To provide a little backstory, 13th May was a historic and notorious incident in Malaysian history that was sparked by racial tensions between the Malays and the Chinese after the 1969 Malaysian General Election. The ruling coalition, the Alliance, had lost the majority of parliamentary seats to the Chinese-majority opposition party. With racial tensions at a high, the Chinese and Malay communities took matters into their own hands and sparked clashing in the streets, causing days of death and destruction in the town of Kuala Lumpur, which ended with an official total death toll of 196. It was extreme to the point that a National Emergency had to be declared by the Yang di-Pertuan Agong and a twenty-four hour curfew imposed on the citizens. A detailed and informative retelling of the before, during and after of the riots can be found here

Helpless and surrounded by violence, Melati has to overcome the merciless Djinn and find her way back to her mother in the midst of the dangers of the riots.

The Weight of Our Sky captured my attention from the first page, where Hanna Alkaf wrote a foreword for the book. The foreword consisted of trigger warnings for sensitive topics such as mental illnesses as the protagonist suffers from OCD. What really got to me was the way Hanna Alkaf introduced the 13th May incident. 

“This seminal point in our past becomes nothing more than a couple of paragraphs in our textbooks, lines stripped of meaning, made to regurgitate in exams and not to stick in your throat and pierce your heart with with the intensity of its horror.”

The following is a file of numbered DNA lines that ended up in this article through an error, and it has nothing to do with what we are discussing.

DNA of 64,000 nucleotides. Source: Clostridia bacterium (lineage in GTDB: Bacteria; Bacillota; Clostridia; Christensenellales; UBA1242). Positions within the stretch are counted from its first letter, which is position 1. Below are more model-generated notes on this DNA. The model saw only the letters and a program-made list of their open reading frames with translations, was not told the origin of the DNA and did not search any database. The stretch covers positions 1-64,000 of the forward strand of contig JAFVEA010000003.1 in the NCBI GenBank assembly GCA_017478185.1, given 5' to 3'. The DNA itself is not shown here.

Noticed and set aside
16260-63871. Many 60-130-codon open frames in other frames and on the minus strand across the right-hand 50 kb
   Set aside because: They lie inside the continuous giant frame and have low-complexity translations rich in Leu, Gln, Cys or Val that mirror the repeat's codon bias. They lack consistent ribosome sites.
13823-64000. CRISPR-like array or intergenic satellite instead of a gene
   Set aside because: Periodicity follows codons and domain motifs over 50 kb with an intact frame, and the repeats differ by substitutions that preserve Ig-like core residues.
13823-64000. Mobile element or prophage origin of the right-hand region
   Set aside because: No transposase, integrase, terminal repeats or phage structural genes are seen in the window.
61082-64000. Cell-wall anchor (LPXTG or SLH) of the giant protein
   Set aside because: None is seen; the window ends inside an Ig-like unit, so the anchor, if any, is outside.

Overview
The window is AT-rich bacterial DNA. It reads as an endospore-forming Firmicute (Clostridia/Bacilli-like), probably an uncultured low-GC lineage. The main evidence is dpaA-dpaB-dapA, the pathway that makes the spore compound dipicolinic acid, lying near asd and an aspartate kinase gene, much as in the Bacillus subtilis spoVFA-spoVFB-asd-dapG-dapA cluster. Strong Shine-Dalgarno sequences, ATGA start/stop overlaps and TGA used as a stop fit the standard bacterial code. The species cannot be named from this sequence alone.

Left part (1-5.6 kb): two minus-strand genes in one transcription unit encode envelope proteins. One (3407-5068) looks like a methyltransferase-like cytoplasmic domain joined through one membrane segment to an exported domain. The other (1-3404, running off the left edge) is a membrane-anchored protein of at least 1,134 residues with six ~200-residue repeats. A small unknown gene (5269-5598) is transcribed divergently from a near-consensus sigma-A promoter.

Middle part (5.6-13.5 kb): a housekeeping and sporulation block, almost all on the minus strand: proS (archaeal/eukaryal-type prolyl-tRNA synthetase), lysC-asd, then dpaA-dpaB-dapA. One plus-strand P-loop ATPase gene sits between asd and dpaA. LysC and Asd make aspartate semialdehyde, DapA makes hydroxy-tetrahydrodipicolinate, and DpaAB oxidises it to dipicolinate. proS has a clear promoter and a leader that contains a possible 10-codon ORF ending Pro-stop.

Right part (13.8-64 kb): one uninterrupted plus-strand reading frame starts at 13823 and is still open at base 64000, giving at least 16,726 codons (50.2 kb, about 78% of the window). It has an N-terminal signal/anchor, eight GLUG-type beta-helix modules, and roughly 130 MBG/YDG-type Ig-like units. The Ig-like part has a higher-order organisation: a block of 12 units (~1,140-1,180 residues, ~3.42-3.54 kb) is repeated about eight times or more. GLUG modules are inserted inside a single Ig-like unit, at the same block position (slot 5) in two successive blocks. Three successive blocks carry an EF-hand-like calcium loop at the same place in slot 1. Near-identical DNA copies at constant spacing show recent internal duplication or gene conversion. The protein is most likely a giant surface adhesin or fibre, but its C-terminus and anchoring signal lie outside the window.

This line in her foreword struck me with such truth. Over the years, as the memories faded, such a horrific part of our history had been reduced to merely being referred to as an event or incident, another meaningless paragraph in our so-detested Sejarah textbooks. Much so to the point that Malaysians and Non-Malaysians alike can barely even comprehend the horrors of what went down in those dark days. Given that I was almost in tears from the foreword itself, I could tell this was going to be an emotional read.

Minor spoilers ahead! Read at your own risk!

This book really hit home with the Malaysian representation, a story based in our own motherland, with reference to cultures we have grown up alongside. But make no mistake, this was not a light read. Melati’s story covers many heavy topics that are hard to swallow, but, with proper execution under Hanna Alkaf’s hand, they were made digestible.